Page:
While not Catholic when it came to early childhood development programming the Catholic system was far superior with their Thousand Voices program (which was unfunded and I think still is unfunded but at no cost to parents). I do not believe that EPS has a similar programming to this day. Our child has been in the EPS system since and overall it has fluctuated between tolerable to phenomenal depending on the teacher/teacher aid each year. Between all of the support systems we have used it has been a difficult and expensive process but our child has now transitioned to regular classes, but will continue to need supports as we move through their high school years. Not all parents could have afforded all the unfunded supports we have used and it puts those kids in a tough place, often falling through the cracks. IMO

    Until I can see pretty significant changes to the non Catholic public system I'm going to be a really tough sell on a single public system because of what I've seen.

    IMO
    Last edited by Thomas Hinderks; 20-04-2017 at 06:25 PM. Reason: spelling/ wording

  8. #8

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    The issues with public and private somewhat mirror the health care system. If you pay taxes should the public system capture 100% of that budgetary money?

    At first thought I'd bet most people would say yes.

    Now, however, let's say you, a lifelong taxpayer, get a disease like a rare cancer, where the only treatment is one offered in the states. Should any taxpayer money go to funding that out of country treatment or should you be on the hook to pay for it 100% yourself, if you can afford it, or suffice with a non-cure treatment or service (like palliative care) domestically?

    So should a notional tax allocation follow the child (each child getting its cut of the funding, which is what happens now*) or should the taxes assigned to a child for education be stripped away if they seek alternative schooling?


    *I believe this thinking / theory drives some public budgeting already with schools whereby a proportioned assignment of money following kids to the schools they attend and moving as they change schools in the public system.
    Last edited by KC; 20-04-2017 at 08:57 PM.

  9. #9

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    KC
    *I believe this thinking / theory drives some public budgeting already with schools whereby a proportioned assignment of money following kids to the schools they attend and moving as they change schools in the public system.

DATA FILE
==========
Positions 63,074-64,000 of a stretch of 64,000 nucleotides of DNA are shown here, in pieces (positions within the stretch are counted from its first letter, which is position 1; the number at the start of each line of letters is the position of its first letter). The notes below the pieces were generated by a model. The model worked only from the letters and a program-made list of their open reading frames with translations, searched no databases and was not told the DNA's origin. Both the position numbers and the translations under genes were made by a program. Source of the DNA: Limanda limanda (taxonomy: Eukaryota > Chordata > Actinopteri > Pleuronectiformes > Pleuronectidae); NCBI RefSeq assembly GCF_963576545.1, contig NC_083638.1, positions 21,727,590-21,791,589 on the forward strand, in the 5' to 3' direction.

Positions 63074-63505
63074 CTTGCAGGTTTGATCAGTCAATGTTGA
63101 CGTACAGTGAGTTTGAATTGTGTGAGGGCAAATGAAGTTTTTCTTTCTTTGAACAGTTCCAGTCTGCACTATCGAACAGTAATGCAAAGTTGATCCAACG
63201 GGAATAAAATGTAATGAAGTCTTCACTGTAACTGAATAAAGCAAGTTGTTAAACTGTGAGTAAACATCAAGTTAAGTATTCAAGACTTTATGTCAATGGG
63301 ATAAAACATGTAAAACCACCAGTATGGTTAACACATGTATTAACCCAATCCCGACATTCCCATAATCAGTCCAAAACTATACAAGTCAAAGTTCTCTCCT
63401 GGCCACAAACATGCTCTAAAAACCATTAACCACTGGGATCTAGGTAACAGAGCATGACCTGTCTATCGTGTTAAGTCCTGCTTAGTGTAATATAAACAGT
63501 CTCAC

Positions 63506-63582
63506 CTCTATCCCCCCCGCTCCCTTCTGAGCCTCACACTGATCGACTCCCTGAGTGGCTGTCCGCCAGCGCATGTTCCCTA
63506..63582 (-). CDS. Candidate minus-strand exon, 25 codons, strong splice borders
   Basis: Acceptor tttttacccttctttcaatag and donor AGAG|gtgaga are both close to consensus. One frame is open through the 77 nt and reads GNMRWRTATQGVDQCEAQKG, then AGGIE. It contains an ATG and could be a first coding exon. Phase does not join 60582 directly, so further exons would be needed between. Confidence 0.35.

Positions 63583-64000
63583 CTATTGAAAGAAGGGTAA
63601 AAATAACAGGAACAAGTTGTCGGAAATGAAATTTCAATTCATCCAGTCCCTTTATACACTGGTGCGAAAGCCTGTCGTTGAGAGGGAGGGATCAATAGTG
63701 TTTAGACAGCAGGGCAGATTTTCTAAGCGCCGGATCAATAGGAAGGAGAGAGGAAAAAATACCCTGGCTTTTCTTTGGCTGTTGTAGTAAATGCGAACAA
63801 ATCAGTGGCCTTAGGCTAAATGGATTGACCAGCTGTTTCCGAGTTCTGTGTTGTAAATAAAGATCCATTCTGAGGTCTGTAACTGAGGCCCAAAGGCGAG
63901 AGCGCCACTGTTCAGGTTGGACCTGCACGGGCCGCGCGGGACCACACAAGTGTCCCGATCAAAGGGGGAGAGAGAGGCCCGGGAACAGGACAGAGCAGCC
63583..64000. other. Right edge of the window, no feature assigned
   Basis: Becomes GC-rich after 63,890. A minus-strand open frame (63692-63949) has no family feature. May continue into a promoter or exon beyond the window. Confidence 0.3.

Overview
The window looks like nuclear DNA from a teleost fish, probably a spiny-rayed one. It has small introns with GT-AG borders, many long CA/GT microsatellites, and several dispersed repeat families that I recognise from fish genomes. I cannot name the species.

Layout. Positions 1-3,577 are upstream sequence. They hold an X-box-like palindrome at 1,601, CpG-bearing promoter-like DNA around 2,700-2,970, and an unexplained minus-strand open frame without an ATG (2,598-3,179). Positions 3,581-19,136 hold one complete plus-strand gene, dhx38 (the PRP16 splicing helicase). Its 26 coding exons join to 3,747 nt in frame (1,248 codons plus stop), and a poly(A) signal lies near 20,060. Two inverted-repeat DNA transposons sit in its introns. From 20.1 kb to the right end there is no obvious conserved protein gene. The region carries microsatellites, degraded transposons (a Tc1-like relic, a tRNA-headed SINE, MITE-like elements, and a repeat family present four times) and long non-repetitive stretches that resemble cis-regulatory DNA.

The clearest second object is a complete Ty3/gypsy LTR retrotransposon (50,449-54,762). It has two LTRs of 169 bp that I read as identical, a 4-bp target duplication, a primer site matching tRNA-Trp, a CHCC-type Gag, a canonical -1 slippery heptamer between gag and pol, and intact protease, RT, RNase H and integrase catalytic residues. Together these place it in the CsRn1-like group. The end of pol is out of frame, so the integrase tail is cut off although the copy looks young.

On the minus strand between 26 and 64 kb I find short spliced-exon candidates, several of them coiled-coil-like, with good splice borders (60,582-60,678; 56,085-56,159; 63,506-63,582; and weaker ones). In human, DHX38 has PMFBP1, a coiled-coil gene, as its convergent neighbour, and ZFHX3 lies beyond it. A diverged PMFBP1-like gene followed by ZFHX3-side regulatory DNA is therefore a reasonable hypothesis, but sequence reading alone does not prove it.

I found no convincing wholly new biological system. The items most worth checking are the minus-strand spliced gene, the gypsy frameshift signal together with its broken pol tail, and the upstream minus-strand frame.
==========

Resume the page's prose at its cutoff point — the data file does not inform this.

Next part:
At the Provincial level this is essentially correct, little bit more complex, but correct.

    I haven't read the Edmonton Public School Budget for a few years (could never get answers on my questions), but when I did yearly and compared it to the Provincial allocations at the elementary level it was surprising.

    Children in elementary school are assigned funding... regular student gets X, Special Needs children (varies depending on the Special need) get X+Y from the Province.

    The last I read the EPS budget a few years ago that money was pooled and then reassigned based on the EPSB determination of per student funding on a larger range of scales.

    This I understand, from talking to parents from other jurisdications at the time, was (maybe is still) a shared practice across jurisdictions.

    In short ... what the Province may say your child is funded at and what the school board assigns may be different.

    To add to the confusion on funding, what the school board assigns and how the individual school applies it is often different again.

    Example: A friend of ours with a special needs child in a different school than ours was funded for a full time aid due to the childs issues, but at the school level the aid assigned to him was reportedly responsible for 3 special needs children in his school ... so while the funding was attached to one child the aid was asisiting 3! When complaints were apparently made they fell on deaf ears.

    That's been the experience I've read and heard of in past years anyway. FWIW

    IMO
    Last edited by Thomas Hinderks; 20-04-2017 at 10:24 PM.

  10. #10

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    Quote Originally Posted by Thomas Hinderks View Post
    And here I was absolutely convinced I could have nothing in common with noodle

    Your guess would be wrong, at least compared to my boarding school, which was about as close to idyllic & amazing as I could have possibly imagine. I toured a lot of schools before I chose the one I did & loved my time at Shawnigan more than anything.
    I'll guarentee we were separated by several decades though. Spent 2 terms at Shawnigan Lake School (for surprisingly similar reasons) before the family moved to Northern Canada. Who woulda thunk.
    Haha. Interesting. What house? Have you been back recently? I've not been in about a decade but my parents recently did a tour while visiting friends in Duncan & were blown away at how much the school's changed.

    My nephew seems to be going down the same road as I (and you, evidently) & while he currently goes to the best school in Calgary (academically) it's not really being the best environment for him despite being a private school. So he'll be touring schools on The Island ASAP & will likely end up at Shaw or Brentwood.